Jim Goldberg, whose 23-year-old son died during treatment for a swollen leg in Bumrungrad Hospital while visiting Thailand to be ordained as a Buddhist monk, will be featured in a European TV show (Clip 1, Clip 2, Clip 3). He claims Josh Goldberg was murdered, that a conspiracy was formed to keep him from finding out, and that Joint Commission (which accredits the hospital) won’t acknowledge his complaints because they were paid off to accredit the medical tourism facility for its American owners (I haven’t verified his claims, obviously, so I’m just telling you what they are). Microsoft bought the hospital’s information system and called it Amalga, you may recall.
John Finch Jr., VP of corporate development for Benedictine Hospital (NY), is named CIO for new oversight corporation Health Alliance Planning.
Cerner and Zynx Health expand their strategic relationship, which seems weird for both parties to announce (kind of like dating your ex) since Cerner bought the company from Cedars Sinai for $23 million in 2002 and sold it to Hearst for $12 million in 2004, keeping its life sciences business and the rights to use its medical content. Hearst announced its original plan as rolling Zynx into its First DataBank offerings, but that must have changed.
3M announces a "consulting solution" for charge master review.
Harris Corp. spent part of its Q1 $600K lobbying tab to push EMRs. Very noble.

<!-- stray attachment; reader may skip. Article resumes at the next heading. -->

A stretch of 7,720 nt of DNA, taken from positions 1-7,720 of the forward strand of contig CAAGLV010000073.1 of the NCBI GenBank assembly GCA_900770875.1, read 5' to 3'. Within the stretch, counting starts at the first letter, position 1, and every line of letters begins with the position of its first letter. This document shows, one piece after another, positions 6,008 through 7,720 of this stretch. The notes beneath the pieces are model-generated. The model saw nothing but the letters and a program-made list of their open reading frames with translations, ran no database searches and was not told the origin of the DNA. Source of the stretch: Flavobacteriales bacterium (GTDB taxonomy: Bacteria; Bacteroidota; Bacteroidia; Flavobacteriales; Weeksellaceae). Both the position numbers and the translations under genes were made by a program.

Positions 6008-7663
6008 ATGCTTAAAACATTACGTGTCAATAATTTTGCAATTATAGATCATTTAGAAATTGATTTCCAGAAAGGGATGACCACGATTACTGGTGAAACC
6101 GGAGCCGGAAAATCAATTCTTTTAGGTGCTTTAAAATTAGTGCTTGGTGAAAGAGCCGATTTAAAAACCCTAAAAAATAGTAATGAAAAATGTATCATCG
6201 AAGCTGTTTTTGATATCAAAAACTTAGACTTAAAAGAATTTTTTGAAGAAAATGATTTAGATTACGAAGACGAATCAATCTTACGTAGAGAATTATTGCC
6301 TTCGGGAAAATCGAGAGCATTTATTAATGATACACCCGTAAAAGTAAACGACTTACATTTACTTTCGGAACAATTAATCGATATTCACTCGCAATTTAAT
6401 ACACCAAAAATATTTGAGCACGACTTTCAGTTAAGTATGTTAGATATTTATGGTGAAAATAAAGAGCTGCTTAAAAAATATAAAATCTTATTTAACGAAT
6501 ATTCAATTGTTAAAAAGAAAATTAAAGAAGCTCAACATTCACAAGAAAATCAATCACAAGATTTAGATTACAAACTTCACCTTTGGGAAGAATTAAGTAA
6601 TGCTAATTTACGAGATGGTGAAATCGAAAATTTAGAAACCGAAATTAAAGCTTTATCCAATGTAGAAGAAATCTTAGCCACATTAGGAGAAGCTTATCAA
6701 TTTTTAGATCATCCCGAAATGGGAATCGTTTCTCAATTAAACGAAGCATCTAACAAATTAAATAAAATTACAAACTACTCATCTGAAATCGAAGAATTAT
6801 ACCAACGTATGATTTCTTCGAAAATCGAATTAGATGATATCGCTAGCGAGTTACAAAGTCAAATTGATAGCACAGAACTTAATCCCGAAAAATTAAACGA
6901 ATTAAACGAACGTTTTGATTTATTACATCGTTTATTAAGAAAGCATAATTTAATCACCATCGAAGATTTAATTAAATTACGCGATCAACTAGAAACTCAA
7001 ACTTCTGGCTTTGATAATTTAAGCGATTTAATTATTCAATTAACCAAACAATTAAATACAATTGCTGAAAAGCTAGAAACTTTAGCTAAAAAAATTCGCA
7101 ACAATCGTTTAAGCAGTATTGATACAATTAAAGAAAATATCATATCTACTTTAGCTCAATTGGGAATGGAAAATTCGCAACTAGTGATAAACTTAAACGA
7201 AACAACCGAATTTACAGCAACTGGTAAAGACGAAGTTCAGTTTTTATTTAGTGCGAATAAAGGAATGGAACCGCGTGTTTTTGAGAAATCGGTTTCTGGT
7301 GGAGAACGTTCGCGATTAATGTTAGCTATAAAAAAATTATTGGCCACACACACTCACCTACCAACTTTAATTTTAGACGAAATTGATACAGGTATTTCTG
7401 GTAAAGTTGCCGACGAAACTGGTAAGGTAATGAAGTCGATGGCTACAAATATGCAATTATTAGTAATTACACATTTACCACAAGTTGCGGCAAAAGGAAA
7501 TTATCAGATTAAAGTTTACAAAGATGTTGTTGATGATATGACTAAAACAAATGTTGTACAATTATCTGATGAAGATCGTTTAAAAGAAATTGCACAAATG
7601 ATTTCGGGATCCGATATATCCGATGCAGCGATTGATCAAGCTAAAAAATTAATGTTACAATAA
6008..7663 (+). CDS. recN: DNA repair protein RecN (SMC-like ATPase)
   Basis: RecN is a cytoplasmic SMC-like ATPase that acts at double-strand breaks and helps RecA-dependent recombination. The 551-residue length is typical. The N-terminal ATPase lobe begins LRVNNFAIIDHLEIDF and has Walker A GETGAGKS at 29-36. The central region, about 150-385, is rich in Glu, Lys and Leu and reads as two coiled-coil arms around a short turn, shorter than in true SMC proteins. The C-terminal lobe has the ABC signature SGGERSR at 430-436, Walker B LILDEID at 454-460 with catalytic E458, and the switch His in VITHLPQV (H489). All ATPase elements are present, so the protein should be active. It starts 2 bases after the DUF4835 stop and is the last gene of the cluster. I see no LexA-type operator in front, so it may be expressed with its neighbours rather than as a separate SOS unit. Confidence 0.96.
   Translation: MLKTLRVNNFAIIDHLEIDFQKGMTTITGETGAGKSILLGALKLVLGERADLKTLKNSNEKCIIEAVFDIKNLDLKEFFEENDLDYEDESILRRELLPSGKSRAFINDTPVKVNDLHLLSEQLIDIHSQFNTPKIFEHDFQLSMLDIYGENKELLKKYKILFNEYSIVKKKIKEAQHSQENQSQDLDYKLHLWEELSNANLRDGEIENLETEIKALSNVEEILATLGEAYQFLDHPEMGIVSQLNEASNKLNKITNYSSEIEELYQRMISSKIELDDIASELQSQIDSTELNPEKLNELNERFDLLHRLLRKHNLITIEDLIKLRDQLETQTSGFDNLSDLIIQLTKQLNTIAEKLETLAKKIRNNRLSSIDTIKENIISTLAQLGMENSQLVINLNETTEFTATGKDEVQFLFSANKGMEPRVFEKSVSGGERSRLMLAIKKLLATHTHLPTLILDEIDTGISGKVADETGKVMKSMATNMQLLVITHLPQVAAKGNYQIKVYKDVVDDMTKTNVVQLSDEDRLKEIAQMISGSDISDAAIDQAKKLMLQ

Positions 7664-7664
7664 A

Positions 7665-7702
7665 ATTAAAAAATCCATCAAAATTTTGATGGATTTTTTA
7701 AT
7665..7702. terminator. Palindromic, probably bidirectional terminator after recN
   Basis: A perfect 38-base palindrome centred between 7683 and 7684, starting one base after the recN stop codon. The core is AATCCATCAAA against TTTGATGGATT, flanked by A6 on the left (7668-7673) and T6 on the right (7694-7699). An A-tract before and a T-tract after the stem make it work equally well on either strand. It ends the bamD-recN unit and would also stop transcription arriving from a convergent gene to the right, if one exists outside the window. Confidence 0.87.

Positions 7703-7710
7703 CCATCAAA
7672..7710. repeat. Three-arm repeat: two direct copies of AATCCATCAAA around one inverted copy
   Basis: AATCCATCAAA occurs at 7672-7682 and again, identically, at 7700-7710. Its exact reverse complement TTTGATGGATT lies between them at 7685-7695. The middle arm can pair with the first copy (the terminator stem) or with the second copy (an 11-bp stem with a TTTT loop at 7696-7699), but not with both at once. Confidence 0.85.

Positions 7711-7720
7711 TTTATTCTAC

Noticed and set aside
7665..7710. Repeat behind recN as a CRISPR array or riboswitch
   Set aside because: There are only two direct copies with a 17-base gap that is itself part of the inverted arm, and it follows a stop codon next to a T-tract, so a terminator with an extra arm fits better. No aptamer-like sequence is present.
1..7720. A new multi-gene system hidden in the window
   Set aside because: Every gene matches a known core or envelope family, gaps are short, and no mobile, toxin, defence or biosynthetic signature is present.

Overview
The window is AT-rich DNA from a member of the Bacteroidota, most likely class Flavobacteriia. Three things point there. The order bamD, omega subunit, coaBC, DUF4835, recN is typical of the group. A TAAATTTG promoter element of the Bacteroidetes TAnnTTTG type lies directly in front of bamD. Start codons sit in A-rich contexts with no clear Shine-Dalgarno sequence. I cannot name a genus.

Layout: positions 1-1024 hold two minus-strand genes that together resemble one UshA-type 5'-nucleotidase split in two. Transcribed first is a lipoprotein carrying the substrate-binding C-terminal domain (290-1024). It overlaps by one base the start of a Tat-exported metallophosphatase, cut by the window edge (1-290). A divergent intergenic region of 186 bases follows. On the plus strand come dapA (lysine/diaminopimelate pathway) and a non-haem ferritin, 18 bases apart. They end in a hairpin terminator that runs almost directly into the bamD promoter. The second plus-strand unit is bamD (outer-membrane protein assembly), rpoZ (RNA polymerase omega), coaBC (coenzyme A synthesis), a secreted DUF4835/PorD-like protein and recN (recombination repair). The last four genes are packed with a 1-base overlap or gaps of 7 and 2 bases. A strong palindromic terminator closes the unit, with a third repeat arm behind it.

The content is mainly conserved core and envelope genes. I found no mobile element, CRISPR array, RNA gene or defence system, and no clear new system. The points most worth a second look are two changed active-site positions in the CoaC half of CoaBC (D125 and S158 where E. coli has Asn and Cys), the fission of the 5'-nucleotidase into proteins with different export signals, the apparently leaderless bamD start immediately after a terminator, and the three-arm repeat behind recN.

Listening: The Muffs, LA garage pop with big guitar hooks. They’re defunct, but still sound great. Digital recordings means bands live forever.
Odd: a woman hospitalized in India called the night nurse about her stomach cramps. The patient’s husband said the nurse then beat his wife. The patient complained, the nurse was removed, a mob of 100 people "laid siege" on the hospital administrator’s office, and police had to break them up.
Speaking of India, a lab there is fined for taking 25 days to send the lab results of a man whose kidney treatment couldn’t begin without them. He died. The lab blames a problem with a US reference lab’s laboratory information system.
Medicare isn’t do so well in sniffing out fraudulent billing, paying most claims without question, according to the Washington Post. One high school dropout cranked out $105 million in claims with nothing more than a laptop, submitting 140,000 phony bills for HIV treatment in South Florida and making herself a millionaire. Apparently someone got wise at around the $100 million mark.
Northwest Health Systems (AR) invokes HIPAA-like secrecy about why computer systems were offline in all three of its hospitals this week, refusing to comment. If they won’t talk, I’ll guess: hacker attack (bot?) since they said systems couldn’t communicate.
Critics of Barack Hussein Obama like calling him "Barack Osama," but who knew one of them is Microsoft? Word’s spell checker helpfully suggests substituting Osama for Obama, which being your intrepid reporter, I had to try (below.) I smell hotfix!
I have no idea what this Merge Healthcare stock announcement means, but I’m sure it’s earth-shattering given that share price has rocketed up to 96 cents.
And speaking of imaging companies on the ropes, the "corporate pirates" trying to get enough shareholder proxies to overthrow Emageon’s board turn down the company’s offer of some seats in return for going away.